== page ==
A Cream Cracker under the Settee
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Stephanie Cole stars as 75 year-old widow Doris, obsessive about tidiness and maintaining her independence. Lying prostrate on the floor after a fall, she spies a cream cracker under the settee, which she determines to use as evidence against her incompetent home help. The original production was nominated for three BAFTA awards.
Thora Hird in Talking Heads: A Cream Cracker Under the Settee
Coronation Street’s Stephanie Cole will appear in A Cream Cracker Under The Settee as fiercely independent 75-year-old widow Doris. Karl Theobald, of Green Wing, stars as devoted son Graham Whittaker in A Chip In The Sugar, while Siobhan Redmond, of the RSC, plays the ascerbic Miss Ruddock in A Lady of Letters.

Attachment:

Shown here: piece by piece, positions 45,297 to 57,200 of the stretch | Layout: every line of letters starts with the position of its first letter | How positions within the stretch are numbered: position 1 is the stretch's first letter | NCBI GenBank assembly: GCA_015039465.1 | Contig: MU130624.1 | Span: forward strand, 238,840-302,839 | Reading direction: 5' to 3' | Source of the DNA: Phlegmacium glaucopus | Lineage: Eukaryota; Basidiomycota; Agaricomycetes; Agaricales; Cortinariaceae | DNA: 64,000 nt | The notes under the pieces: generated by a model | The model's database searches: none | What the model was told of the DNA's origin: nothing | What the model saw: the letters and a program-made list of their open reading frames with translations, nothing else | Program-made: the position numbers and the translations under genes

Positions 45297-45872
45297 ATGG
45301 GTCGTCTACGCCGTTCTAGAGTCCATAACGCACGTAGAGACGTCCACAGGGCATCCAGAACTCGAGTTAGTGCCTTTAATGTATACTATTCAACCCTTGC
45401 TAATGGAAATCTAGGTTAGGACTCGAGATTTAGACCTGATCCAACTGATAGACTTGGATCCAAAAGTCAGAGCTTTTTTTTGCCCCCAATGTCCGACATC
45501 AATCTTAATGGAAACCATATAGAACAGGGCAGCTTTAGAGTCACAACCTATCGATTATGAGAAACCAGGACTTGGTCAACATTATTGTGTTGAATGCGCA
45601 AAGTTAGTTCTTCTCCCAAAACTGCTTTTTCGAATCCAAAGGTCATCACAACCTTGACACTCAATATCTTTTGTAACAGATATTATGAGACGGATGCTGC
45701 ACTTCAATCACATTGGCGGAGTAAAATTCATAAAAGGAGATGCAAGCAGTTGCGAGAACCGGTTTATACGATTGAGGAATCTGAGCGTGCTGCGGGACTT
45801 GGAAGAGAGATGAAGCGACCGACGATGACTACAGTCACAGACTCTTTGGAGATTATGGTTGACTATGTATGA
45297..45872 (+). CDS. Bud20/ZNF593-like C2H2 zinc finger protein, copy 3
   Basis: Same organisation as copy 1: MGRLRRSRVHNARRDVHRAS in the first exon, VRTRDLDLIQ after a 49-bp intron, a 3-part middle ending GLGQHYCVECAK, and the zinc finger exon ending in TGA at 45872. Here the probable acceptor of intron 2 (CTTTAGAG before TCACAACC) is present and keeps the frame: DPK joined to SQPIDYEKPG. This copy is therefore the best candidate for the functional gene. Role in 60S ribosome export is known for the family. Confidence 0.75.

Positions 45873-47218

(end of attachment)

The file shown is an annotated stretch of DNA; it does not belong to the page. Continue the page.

Bennett’s play ‘A Cream Cracker Under The Settee.’ (A Cream Cracker) is a monologue. Monologue is a Greek word, mono, meaning one and logue, meaning to speak or talk. Doris is a character in her seventies, and the only speaker in the play. Advantages of this are, you get to know the character - Doris - very well, this makes the play easier to follow, also with just one speaker more interesting stories can be told. But having one speaker could also be a disadvantage, this is because the play relies heavily on one performance, which after a while could get tedious. Bennett employs the technique to make the play more interesting, it helps us to understand more."A Cream Cracker under the Settee" is played out as a monologue by Doris (), a seventy-five-year-old woman who is a widow, following her fall from the buffet (stool). Her disapproval of home-helper Zulema's cleaning leads her to attempt to clean a picture of her and Wilfred, her late husband, and subsequently her fall. Her position, now of suffering from a "numby" leg, gives her natural desire to find help. Thus she moves from her position on a chair, to the floor near where she fell, and finally to the door of her front house. An exhausted Doris drags herself back to the living room after failing to get help from the front door. Eventually she hears the voice of a policeman, enquiring as to why her home lights are off. Instead of asking for his help she lets him leave after telling him she was napping. It is assumed by the situation, and by the fact that the conclusions to Bennett's plays are typically bleak, that Doris later dies. Throughout the monologue she discusses past issues and events in her life, characters and situations such as the death of her baby, the possible implication of her obsessive cleaning. Although this gives no evidence that Doris suffers from OCD (). Use of juxtaposition of humour and sadness is used frequently by , as it is in many of the Talking Heads monologues to great effect. Such effects include the interaction of passing time. The televised monologue gives the impression of a dark evening as the end of her life is suggested; the passing of time reflecting the passing of her life. Further more the moving from the comfy position of her settee possibly indicates the movement from a secure and comfy position in life to her current situation. Issues such as treatment of the aged, growing old and life choices are constantly discussed throughout the monologue.